[Since I started writing, I find myself wanting to write about things unrelated to the topic of this blog. And yet it is. The pre-whatever is always and equally imperative to the project or intention. The Appalachian Trail (or AT, if you will:) is right now in Brooklyn, NY a part of the great trail of living. We are born and move to walk until we die, because we can’t do anything else but feel propelled by some intention, some animation. My journey today concluded with a lot of chocolate on my shoes].
I was fortunate enough to spend time with some very special people today. She found a clear plastic garbage-sized bag of dove chocolate on the street. Score. It was heavy.
The three-legged pit-bull, Gladyce, an uncertain element to our stroll to the park. A bad decision by its resentful, and newly appointed owner to allow the dog off the leash, without the muzzle he came with. Needless to say I guess, the three-legged pit-bull from New Orleans almost/nearly/may have killed a small, innocent dog in the most violent and extreme way. It was scary. Gladyce ran to it from across the park. Teeth were sunk. Small dogs were swinging off leashes with pit-bulls attached to them. Women were screaming. People were yelling. Everyone in the park was …
I felt awful for the dog and the woman to whom he belonged. I was horrified to be with the group that let an angry pit-bull of its leash in the park during a beautiful, peaceful sunset by the water?!?! I could have stopped it if I had been brave enough to kick the pit-bull off of the dog he was trying to disembowel. I could have been a hero. Could have.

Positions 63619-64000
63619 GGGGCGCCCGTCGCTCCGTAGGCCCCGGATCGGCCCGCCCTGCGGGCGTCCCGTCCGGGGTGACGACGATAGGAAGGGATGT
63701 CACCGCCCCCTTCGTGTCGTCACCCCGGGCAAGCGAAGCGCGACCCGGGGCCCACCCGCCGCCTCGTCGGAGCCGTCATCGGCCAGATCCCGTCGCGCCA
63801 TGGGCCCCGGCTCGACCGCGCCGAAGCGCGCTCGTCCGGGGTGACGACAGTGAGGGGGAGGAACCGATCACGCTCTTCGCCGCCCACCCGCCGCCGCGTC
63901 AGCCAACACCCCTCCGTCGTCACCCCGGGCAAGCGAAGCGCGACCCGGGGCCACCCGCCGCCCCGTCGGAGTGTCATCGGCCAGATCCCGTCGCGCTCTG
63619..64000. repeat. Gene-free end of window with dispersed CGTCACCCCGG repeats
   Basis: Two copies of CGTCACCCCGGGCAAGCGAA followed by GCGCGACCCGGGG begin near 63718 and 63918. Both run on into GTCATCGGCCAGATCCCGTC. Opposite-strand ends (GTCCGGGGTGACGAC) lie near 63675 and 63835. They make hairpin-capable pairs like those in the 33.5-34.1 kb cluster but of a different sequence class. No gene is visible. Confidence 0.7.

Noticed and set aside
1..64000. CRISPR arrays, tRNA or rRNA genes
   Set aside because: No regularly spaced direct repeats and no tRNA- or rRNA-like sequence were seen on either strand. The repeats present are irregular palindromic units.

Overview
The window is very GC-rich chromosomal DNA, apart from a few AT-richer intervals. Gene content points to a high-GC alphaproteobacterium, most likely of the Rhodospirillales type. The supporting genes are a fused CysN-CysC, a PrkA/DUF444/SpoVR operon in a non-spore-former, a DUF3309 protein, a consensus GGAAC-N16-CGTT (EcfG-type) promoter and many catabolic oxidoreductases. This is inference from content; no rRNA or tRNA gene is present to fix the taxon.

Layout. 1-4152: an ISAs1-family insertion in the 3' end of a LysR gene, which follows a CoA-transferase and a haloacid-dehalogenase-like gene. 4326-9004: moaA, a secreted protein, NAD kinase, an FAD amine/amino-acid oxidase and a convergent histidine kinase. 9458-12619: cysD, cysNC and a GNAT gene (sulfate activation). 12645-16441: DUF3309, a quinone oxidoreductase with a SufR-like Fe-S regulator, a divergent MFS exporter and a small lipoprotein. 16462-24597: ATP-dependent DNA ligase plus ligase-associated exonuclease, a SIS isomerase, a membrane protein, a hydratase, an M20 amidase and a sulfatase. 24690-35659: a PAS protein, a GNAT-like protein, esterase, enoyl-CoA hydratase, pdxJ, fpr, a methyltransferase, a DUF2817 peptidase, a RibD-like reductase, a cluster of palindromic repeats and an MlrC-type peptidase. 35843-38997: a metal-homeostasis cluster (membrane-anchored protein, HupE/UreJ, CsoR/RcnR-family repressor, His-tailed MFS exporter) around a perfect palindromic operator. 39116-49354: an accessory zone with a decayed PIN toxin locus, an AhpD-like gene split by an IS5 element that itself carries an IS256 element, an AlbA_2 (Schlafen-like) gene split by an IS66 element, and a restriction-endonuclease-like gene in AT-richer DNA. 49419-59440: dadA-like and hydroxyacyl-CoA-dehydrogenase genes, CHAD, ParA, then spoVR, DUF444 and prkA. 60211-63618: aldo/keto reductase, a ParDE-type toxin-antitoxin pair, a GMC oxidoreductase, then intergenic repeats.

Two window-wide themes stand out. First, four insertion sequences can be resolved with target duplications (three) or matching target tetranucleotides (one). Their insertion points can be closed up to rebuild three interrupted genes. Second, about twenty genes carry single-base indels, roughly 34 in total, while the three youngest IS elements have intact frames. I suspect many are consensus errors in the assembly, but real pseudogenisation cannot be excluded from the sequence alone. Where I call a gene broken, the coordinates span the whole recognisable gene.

Instead I consoled and defended and sympathized with. I truly did; it’s a long story about the dog and its real owner that brings up a lot of questions about responsibility and judgement. But we don’t want to get too into that, now do we? I’m part of the reason the attack happened in the way that it did. But that is just my situation, my circumstance. As I told the angry bystander, “You are right. We are wrong.”
As we “fled the scene”, I grabbed all the shit left behind: a skateboard as well as the bag of found-chocolate. (The “owner”,my new friend, stayed behind to assume responsibility.) I found myself carrying chocolate over my shoulder on a hot day, traumatized, consoling, talking.
–“Why are people pointing at me and talking? Oh, well.”
–“What is that on your legs?”
I do feel a little sticky, come to think of it. No, I’m not letting the dog lick it off of me.